NIST digitally added face masks to immigrations photos to test 89 facial recognition algorithms.


NIST

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It turns out face masks aren’t just effective for preventing the spread of airborne diseases like COVID-19 — they’re also successful at blocking facial recognition algorithms, researchers found.

In a report published on Monday, the US’ National Institute of Standards and Technology, or NIST, found that face masks were thwarting even the most advanced facial recognition algorithms. Error rates varied from 5% to 50%, depending on the algorithm’s capabilities. 

Those results are troubling for the facial recognition industry, which has been scrambling to develop algorithms that can identify people through their eyes and nose alone as more and more people turn to face masks to prevent the spread of the coronavirus outbreak. 

Face masks are essential tools to limit the disease’s spread, with governments in the majority of US states requiring people to wear coverings during the pandemic. The masks have caused trouble for facial recognition software, prompting companies like Apple to push an update so Face ID can still work even when people are wearing covers.  

Facial recognition algorithms rely on getting as much data points on a person’s image as possible, and face masks tend to take away a lot of valuable information they need to identify a person. The algorithms are already sensitive enough that improper lighting or a bad angle is enough to fool the technology, and the face masks make matters worse, the study found. 

One algorithm that would have an error rate of 0.3% surged to a 5% when presented with images of people wearing masks, the study found. The study tested the effectiveness of 89 facial recognition algorithms against face masks.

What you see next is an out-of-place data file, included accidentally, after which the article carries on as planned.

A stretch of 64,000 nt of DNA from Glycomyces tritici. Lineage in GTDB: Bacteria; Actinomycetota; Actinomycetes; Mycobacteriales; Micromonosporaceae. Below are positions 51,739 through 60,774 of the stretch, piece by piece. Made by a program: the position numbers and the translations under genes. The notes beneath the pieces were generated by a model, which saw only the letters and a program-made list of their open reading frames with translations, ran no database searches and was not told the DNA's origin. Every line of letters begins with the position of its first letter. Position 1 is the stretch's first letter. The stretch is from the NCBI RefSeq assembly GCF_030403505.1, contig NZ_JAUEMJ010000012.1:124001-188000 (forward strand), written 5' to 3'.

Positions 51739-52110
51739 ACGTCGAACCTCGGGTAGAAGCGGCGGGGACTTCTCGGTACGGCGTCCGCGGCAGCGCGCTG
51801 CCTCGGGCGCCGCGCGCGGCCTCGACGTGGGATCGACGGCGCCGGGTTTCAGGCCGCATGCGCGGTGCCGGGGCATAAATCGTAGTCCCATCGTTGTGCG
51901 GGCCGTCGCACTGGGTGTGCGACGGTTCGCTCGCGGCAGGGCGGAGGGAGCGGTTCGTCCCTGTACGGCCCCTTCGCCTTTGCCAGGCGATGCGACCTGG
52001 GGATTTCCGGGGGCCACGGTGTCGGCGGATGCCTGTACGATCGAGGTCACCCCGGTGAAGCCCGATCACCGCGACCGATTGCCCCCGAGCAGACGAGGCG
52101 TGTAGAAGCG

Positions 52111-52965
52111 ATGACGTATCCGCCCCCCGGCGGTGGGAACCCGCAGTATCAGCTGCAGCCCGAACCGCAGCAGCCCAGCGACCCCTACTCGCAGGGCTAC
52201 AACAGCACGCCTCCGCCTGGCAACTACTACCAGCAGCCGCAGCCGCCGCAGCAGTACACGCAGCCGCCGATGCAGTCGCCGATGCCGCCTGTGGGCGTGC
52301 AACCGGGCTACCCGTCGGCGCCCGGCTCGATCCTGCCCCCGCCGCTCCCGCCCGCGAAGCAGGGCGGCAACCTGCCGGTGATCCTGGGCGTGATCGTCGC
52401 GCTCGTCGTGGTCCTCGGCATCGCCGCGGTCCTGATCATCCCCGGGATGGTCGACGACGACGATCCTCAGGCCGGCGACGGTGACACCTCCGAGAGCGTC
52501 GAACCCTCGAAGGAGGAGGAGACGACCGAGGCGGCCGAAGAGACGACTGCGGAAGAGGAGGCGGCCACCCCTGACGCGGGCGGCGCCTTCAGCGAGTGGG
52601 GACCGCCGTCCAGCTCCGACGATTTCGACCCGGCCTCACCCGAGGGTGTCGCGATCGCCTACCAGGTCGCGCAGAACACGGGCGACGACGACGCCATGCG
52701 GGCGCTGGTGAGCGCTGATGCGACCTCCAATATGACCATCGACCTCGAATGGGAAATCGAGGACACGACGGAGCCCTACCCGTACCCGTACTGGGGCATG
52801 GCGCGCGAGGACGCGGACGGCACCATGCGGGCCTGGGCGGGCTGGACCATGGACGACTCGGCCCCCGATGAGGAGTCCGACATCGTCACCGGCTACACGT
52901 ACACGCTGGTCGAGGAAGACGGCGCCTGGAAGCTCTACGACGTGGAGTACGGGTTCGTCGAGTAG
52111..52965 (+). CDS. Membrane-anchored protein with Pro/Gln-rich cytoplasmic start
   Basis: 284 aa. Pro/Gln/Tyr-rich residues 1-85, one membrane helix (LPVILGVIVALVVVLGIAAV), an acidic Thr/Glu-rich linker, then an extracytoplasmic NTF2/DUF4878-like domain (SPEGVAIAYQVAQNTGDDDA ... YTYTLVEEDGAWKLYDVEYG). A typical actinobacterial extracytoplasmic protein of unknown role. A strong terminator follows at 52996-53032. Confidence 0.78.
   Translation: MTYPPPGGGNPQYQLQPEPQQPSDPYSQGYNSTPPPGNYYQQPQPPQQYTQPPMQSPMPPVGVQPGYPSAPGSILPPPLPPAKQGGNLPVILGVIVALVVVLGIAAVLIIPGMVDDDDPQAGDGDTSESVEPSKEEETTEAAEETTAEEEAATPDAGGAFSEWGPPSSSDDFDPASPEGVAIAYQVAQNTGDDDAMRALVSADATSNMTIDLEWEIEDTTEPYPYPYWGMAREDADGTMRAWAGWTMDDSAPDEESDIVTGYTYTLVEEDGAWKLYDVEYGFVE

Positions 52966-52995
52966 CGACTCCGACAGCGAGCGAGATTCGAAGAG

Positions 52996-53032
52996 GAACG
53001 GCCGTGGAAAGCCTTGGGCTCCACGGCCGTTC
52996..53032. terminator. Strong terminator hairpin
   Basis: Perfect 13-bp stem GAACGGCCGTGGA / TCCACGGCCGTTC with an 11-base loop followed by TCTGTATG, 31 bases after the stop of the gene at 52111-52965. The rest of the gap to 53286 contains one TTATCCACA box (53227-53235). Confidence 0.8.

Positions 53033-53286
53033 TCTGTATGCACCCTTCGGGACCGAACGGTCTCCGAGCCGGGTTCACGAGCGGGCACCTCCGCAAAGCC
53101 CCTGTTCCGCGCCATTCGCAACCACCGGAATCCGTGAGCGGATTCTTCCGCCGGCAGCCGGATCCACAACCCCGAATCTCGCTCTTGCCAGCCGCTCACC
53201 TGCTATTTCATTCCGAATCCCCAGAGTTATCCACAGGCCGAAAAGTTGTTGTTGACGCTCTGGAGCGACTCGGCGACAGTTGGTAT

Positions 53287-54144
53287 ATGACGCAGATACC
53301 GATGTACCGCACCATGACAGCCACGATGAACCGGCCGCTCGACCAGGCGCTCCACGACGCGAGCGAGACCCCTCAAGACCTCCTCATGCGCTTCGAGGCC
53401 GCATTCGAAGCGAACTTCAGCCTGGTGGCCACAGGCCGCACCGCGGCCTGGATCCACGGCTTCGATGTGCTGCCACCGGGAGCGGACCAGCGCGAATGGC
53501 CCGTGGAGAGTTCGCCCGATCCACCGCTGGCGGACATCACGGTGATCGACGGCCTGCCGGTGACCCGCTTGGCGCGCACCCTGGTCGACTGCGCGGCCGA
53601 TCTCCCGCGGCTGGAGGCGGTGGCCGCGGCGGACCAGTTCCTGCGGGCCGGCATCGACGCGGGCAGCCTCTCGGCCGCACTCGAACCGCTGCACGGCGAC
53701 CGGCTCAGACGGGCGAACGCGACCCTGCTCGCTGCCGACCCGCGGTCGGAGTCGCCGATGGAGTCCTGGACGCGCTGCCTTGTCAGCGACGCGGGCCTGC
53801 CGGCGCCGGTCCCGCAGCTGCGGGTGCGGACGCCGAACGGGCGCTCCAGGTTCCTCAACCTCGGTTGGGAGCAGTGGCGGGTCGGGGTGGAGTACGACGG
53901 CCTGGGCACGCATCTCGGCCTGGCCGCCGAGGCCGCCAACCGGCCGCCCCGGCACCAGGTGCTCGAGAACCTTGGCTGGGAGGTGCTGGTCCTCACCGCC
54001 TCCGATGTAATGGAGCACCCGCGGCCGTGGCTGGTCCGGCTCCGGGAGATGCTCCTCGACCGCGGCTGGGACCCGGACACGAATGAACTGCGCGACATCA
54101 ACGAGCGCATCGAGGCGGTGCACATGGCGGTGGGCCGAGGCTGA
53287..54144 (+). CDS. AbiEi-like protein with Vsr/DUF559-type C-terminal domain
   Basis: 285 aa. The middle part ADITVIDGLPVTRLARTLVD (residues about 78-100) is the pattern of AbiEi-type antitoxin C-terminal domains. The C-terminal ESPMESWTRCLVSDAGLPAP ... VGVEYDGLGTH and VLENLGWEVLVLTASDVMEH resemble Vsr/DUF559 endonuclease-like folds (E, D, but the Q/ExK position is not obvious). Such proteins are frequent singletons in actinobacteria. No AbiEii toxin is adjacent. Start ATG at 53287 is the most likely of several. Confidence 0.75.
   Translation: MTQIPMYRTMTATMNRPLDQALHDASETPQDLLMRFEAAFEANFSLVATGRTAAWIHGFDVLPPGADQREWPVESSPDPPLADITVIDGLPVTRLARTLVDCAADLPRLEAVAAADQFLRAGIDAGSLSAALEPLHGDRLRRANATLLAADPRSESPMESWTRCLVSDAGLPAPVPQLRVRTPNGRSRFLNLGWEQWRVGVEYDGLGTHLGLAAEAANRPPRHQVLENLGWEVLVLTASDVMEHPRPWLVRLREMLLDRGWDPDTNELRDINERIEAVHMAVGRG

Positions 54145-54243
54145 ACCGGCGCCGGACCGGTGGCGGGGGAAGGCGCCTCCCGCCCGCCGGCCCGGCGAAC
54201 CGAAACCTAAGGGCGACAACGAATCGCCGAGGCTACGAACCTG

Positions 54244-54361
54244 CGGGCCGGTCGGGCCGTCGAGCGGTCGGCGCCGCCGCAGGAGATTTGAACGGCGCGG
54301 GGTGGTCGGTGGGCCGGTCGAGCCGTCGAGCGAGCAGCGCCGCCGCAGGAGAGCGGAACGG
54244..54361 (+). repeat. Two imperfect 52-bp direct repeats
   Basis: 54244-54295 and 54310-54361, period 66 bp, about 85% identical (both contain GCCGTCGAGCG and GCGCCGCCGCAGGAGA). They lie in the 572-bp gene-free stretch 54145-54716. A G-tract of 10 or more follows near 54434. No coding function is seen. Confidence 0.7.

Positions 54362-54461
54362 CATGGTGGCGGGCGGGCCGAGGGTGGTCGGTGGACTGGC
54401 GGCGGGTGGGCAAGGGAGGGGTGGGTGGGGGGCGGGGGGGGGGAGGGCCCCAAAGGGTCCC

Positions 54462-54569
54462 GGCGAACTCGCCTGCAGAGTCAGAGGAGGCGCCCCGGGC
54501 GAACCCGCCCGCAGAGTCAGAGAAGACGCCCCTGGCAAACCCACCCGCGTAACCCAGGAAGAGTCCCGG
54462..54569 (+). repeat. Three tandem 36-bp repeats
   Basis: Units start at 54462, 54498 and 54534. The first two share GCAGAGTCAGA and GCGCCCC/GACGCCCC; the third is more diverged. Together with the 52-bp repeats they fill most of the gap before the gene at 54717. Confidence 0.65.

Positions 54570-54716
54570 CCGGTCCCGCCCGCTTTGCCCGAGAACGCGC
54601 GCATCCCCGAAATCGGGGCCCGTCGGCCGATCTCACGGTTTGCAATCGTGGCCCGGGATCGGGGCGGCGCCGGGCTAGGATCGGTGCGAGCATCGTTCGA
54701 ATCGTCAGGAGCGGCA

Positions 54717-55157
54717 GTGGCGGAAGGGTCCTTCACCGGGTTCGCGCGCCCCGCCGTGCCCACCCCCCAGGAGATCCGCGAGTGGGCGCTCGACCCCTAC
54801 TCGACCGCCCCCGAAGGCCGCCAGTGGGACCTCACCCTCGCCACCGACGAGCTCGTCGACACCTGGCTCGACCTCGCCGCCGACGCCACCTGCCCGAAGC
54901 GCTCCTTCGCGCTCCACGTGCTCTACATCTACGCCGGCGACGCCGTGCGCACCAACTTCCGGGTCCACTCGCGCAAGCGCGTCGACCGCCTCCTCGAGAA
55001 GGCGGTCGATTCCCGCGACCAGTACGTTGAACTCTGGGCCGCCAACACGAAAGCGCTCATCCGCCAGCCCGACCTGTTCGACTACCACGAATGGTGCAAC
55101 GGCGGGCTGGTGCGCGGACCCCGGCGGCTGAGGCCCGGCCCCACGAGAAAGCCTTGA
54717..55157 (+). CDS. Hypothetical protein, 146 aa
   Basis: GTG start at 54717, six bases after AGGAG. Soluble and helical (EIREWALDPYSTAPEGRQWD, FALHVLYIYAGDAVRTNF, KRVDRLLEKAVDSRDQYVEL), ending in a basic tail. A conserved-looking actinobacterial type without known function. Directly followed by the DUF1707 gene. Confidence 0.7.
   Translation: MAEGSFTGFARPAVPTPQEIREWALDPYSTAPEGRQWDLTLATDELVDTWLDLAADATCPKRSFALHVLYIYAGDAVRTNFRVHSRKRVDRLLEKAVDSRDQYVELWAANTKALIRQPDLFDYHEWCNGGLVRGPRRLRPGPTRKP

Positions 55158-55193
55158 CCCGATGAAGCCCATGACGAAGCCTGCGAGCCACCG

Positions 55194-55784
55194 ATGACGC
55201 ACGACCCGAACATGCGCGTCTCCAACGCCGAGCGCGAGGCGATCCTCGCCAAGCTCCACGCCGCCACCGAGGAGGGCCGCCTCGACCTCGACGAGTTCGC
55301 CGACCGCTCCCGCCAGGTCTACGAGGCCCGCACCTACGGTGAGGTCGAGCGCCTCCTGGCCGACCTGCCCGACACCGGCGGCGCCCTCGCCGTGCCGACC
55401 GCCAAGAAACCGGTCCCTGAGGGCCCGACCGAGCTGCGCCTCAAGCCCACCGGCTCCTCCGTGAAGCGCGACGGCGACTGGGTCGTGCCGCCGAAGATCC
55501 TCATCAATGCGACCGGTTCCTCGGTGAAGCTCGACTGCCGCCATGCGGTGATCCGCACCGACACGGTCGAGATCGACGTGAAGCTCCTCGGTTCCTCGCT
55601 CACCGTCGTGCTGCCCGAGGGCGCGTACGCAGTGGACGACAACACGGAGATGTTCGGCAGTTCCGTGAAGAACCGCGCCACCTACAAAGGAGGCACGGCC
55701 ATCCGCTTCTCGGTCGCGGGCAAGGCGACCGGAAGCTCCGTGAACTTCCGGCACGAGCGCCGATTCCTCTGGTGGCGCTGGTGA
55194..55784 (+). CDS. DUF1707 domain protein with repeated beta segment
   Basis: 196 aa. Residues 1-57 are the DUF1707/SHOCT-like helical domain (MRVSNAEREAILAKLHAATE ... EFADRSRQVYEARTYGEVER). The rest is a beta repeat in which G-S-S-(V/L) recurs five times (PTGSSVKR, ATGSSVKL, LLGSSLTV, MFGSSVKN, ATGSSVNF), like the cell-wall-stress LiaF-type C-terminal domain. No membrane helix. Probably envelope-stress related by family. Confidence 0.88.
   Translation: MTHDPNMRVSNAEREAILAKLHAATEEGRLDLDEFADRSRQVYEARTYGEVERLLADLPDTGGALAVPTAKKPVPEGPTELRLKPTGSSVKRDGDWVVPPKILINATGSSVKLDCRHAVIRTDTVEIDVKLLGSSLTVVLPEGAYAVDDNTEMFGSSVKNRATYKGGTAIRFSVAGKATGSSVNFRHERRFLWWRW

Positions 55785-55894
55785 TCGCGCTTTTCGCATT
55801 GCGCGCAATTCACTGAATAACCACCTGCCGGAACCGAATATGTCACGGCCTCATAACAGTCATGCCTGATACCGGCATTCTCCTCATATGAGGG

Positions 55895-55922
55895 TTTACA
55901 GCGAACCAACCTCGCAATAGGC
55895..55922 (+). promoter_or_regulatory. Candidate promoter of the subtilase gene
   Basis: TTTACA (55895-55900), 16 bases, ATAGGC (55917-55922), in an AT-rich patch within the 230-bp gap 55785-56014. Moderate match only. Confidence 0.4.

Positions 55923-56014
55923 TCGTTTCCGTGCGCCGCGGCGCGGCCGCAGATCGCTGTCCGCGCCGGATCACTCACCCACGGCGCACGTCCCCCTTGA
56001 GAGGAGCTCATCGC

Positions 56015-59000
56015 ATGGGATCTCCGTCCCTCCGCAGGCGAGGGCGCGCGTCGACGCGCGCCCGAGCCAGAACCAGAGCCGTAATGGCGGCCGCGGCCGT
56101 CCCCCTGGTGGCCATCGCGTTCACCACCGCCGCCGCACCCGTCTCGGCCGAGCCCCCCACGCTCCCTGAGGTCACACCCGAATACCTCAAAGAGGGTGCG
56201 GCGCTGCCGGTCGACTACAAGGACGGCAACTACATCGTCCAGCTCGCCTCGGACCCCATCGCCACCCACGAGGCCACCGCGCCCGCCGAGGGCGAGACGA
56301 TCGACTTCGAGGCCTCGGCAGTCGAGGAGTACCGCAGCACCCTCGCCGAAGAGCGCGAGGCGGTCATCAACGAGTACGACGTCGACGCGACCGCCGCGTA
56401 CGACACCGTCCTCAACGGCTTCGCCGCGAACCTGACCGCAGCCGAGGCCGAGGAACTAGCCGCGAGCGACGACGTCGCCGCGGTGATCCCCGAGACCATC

The test looked at the algorithms’ “one-to-one” matching capabilities — essentially comparing one photo of a person to a different picture, but with a mask on. NIST used 6 million images for its research, and applied masks on digitally, with different variations of the coverings. 

The study also found that the more of the nose that was covered, the more likely it was to thwart the algorithms. Black masks were also more likely to fool the algorithms than blue ones, the research showed. 

NIST said this was the first of an ongoing series of tests surrounding facial recognition and face masks, and it plans to test algorithms that were created specifically for coverings later this summer. 

“With the arrival of the pandemic, we need to understand how face recognition technology deals with masked faces,” said Mei Ngan, a NIST researcher behind the report. “We have begun by focusing on how an algorithm developed before the pandemic might be affected by subjects wearing face masks.” 

Ngan said NIST expects algorithms to improve with detecting people wearing face masks in the future. 

Facial recognition researchers have been compiling photos of people wearing face masks as data for its algorithms to learn from — in some cases, without people’s knowledge. 

The NIST study used photos of people applying for immigration benefits and digitally altered mask photos of travelers entering the US, according to the report. 

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